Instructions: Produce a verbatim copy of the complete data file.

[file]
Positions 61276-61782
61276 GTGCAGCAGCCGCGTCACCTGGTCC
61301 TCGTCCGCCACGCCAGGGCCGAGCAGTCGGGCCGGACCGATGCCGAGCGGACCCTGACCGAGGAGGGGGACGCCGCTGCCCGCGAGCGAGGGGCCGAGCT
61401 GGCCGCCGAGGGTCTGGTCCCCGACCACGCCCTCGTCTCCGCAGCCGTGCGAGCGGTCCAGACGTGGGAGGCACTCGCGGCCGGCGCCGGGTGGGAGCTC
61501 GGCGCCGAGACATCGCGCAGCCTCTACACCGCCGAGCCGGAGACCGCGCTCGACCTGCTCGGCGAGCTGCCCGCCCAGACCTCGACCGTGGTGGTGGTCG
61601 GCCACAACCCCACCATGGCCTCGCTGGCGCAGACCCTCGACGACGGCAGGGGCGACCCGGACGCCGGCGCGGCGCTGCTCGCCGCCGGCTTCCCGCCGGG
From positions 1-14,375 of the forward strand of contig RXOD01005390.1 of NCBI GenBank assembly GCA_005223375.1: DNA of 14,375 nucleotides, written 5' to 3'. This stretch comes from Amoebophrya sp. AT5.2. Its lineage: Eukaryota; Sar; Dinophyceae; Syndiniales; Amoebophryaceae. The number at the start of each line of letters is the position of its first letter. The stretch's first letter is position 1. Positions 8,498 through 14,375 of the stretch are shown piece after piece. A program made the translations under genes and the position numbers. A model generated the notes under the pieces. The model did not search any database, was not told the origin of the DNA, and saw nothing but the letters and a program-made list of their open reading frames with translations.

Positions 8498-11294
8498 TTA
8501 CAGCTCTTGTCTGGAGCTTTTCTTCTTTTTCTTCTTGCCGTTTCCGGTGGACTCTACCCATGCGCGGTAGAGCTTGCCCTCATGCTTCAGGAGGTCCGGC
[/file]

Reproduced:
Positions 61276-61782
61276 GTGCAGCAGCCGCGTCACCTGGTCC
61301 TCGTCCGCCACGCCAGGGCCGAGCAGTCGGGCCGGACCGATGCCGAGCGGACCCTGACCGAGGAGGGGGACGCCGCTGCCCGCGAGCGAGGGGCCGAGCT
61401 GGCCGCCGAGGGTCTGGTCCCCGACCACGCCCTCGTCTCCGCAGCCGTGCGAGCGGTCCAGACGTGGGAGGCACTCGCGGCCGGCGCCGGGTGGGAGCTC
61501 GGCGCCGAGACATCGCGCAGCCTCTACACCGCCGAGCCGGAGACCGCGCTCGACCTGCTCGGCGAGCTGCCCGCCCAGACCTCGACCGTGGTGGTGGTCG
61601 GCCACAACCCCACCATGGCCTCGCTGGCGCAGACCCTCGACGACGGCAGGGGCGACCCGGACGCCGGCGCGGCGCTGCTCGCCGCCGGCTTCCCGCCGGG
From positions 1-14,375 of the forward strand of contig RXOD01005390.1 of NCBI GenBank assembly GCA_005223375.1: DNA of 14,375 nucleotides, written 5' to 3'. This stretch comes from Amoebophrya sp. AT5.2. Its lineage: Eukaryota; Sar; Dinophyceae; Syndiniales; Amoebophryaceae. The number at the start of each line of letters is the position of its first letter. The stretch's first letter is position 1. Positions 8,498 through 14,375 of the stretch are shown piece after piece. A program made the translations under genes and the position numbers. A model generated the notes under the pieces. The model did not search any database, was not told the origin of the DNA, and saw nothing but the letters and a program-made list of their open reading frames with translations.

Positions 8498-11294
8498 TTA
8501 CAGCTCTTGTCTGGAGCTTTTCTTCTTTTTCTTCTTGCCGTTTCCGGTGGACTCTACCCATGCGCGGTAGAGCTTGCCCTCATGCTTCAGGAGGTCCGGC